The sustained fall in global benchmark crude, which has continued to trade below Nigeria’s oil price benchmark for this year’s budget in recent days, has wiped off any accretion to the country’s Excess Crude Account.
Economic experts told our correspondent on Friday that the further decline in oil prices had raised the prospect of another devaluation of the naira.
On August 3, Brent crude, against which Nigeria’s oil is priced, plunged below the $50 per barrel mark, for the first time in six months. It fell to $48.87 per barrel on Friday.
The steep decline in oil prices had in March forced the National Assembly to settle for $53 per barrel as the oil benchmark price for 2015 budget, down from $65 proposed by the Executive, which had to adjust it twice, from $78 to $73, and later to $65.
Oil prices have recently shown signs of stabilising, with Brent trading at $68 per barrel in May, after losing about 60 per cent of its value between June 2014 and January this year. It reached a peak of $115 per barrel in June last year.
The Global Chief Economist, Renaissance Capital, Mr. Charles Robertson, said, “The lower oil price is going to be painful for the budget. It means less money is available for much-needed investment in infrastructure.”
One way to mitigate this would be by letting the currency to depreciate – as Russia had done, Robertson told our correspondent in an emailed response to questions on Friday
The naira has fallen by about 22 per cent against the United States dollar in the past year as the Central Bank of Nigeria was forced to devalue the currency in November 2014 and February this year.
The CBN will have to devalue the naira at some stage, possibly by more than 15 per cent, a global ratings agency, Standard & Poor’s, said last month.
The Head, Economic Research, Ecobank, Mr. Angus Downie, noted that the low oil price environment had continued to add pressures to Nigeria’s economy, particularly the exchange rate because of the relatively low level of forex reserves.
Downie said, “If oil prices remain low, and given the relatively weak level of forex reserves, economic and financial pressure will remain acute: import demand will have to be managed further, government spending will need to be cut and the exchange rate expectations will need to be adjusted with the possibility of another devaluation being brought in by the CBN.”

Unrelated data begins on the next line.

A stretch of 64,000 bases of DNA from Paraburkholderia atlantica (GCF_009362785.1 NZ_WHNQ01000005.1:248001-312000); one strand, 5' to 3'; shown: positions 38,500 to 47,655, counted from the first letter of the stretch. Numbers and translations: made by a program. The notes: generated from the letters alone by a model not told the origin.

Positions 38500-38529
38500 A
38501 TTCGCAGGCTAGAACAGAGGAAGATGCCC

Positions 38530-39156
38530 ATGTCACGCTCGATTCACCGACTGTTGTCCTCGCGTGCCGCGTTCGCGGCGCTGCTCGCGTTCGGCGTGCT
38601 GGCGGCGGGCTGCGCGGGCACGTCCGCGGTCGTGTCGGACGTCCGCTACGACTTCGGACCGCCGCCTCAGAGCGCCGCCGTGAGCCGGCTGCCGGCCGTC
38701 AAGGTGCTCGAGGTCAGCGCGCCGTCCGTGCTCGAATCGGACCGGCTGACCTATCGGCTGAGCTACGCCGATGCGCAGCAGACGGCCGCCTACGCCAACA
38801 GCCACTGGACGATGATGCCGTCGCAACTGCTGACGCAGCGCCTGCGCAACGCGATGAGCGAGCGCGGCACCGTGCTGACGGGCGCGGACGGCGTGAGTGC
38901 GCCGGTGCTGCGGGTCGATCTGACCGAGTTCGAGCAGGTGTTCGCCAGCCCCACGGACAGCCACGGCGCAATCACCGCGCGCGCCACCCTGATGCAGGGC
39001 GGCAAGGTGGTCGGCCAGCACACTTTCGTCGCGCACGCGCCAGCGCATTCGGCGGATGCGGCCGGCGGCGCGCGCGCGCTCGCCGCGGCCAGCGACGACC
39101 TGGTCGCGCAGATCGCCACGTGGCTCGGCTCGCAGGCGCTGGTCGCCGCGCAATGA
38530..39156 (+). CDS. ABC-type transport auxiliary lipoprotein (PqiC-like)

He said the government could increase the efficiency of its spending by making spending more accountable to reduce waste and funds leaking from the system.
Government could also seek to diversify its fiscal and export revenue streams away from hydrocarbons, which would mitigate some of the pressure caused by the low oil price, Downie added.
A professor of financial economics at the University of Uyo, Akwa Ibom State, Leo Ukpong, said in a telephone interview with our correspondent that the continued fall in oil price would hit budgeted capital projects as the government would be forced to scale down or cancel some projects.
“It is going to put pressure on the government to go to the capital market to borrow money, thus domestic debt will rise, with higher interest rate in the market,” he said.
It would also put pressure on the foreign reserves as the government would have to draw down on the reserves, Ukpong said, adding that the naira would take a further beating.
“The pressure will be to devalue the currency,” he said.
The ECA, into which the country saves the difference between the market price of oil and the budget benchmark to provide a cushion when prices fall or extra cash is needed for spending on infrastructure, was rapidly depleted in the fourth quarter of last year as oil revenues plunged.
The account, which stood at about $4.11bn in October 2014, dropped to $2.45bn in December, down from about $3.11bn in November.
The Ministry of Finance had in May put the opening balance of the ECA in 2011 at $4.56bn; it reached a peak the following year at $8.7bn before declining to $2.3bn in 2013.
The balance in the ECA as of May 2015 was $2.07bn, according to the ministry.